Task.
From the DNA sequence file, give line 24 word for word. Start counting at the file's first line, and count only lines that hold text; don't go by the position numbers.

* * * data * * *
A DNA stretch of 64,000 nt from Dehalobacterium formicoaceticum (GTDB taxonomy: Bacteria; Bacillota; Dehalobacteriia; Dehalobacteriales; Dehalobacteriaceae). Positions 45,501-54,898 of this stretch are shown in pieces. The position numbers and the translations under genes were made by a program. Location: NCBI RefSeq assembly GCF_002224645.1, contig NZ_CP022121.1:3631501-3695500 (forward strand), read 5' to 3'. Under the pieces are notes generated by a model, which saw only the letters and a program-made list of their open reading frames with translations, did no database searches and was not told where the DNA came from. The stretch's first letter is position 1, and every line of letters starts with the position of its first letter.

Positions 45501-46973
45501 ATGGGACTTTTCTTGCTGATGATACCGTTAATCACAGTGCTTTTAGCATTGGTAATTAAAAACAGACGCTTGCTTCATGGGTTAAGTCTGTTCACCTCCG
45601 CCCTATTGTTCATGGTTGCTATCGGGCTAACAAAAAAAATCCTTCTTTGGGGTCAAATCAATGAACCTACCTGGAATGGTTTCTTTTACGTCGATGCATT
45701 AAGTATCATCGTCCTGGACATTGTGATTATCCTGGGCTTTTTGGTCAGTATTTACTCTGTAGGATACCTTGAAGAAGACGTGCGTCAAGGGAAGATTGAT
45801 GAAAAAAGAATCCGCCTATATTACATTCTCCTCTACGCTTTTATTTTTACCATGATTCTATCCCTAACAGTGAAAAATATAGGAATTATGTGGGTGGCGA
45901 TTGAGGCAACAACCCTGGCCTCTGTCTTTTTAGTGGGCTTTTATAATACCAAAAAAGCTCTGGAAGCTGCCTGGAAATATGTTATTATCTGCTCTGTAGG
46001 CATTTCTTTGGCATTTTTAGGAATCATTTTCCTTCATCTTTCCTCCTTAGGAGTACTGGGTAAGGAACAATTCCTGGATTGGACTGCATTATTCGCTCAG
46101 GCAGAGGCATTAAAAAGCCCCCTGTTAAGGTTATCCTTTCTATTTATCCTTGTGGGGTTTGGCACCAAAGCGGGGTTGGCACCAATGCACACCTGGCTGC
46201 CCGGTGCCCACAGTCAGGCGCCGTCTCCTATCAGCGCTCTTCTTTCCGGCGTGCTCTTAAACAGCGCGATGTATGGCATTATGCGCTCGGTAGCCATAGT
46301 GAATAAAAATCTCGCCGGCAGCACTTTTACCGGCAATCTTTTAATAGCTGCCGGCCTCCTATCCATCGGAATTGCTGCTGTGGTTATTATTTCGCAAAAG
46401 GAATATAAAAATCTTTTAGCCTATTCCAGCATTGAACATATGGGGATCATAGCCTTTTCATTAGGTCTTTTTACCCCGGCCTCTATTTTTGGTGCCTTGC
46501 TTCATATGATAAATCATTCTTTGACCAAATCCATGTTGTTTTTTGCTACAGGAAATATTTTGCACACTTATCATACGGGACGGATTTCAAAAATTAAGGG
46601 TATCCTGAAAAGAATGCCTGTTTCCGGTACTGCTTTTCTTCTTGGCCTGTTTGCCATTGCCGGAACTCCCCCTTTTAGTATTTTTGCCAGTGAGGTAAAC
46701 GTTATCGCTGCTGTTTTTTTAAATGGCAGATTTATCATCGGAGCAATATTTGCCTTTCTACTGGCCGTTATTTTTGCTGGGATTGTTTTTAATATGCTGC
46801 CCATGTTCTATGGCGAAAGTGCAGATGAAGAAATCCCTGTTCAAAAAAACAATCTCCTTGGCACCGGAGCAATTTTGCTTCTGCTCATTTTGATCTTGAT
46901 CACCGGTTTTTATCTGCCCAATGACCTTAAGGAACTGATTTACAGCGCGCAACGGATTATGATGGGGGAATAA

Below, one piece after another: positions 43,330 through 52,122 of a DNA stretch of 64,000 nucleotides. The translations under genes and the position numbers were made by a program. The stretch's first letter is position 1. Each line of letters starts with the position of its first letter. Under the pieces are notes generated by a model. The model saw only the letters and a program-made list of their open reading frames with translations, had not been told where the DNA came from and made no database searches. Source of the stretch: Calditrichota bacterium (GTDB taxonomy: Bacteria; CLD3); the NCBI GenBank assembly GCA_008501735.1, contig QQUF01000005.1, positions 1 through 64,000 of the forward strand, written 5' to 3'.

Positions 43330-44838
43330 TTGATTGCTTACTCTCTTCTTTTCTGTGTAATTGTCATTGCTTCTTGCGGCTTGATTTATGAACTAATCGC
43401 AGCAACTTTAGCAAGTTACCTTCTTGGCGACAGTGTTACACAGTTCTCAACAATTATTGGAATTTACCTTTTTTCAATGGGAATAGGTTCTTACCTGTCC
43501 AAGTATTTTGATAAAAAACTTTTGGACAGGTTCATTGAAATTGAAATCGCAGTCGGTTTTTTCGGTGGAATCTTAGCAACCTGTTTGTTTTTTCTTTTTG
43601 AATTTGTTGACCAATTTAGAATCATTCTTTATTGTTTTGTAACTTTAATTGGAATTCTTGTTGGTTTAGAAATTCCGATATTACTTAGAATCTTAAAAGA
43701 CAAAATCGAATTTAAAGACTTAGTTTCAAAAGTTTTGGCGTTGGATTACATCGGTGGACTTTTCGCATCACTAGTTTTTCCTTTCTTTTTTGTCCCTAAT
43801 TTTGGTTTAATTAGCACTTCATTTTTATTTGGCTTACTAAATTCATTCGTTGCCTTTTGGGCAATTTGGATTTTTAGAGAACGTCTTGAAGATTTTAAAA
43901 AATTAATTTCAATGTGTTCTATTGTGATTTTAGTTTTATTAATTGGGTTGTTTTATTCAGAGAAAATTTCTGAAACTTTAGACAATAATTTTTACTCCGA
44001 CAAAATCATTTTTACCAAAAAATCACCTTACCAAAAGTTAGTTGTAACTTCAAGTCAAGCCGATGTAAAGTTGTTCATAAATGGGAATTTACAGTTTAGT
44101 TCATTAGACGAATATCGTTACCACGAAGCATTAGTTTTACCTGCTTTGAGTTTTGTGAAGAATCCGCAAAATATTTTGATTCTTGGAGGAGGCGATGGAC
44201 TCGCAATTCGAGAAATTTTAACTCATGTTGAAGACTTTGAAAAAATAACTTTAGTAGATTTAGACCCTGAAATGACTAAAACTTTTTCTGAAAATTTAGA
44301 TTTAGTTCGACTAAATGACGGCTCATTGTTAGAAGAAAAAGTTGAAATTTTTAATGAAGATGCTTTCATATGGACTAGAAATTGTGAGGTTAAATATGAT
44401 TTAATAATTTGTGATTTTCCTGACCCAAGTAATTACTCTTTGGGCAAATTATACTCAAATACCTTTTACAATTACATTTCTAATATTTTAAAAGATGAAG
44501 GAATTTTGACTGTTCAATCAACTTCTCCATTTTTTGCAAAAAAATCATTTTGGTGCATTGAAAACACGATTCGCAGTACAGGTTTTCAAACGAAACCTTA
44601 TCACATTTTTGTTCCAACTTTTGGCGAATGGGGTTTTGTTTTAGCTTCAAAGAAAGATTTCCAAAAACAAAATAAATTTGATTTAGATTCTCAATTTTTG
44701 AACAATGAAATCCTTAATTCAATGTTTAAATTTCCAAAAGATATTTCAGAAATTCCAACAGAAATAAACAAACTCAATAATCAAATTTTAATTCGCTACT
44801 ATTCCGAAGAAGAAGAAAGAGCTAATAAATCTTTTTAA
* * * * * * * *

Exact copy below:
43701 CAAAATCGAATTTAAAGACTTAGTTTCAAAAGTTTTGGCGTTGGATTACATCGGTGGACTTTTCGCATCACTAGTTTTTCCTTTCTTTTTTGTCCCTAAT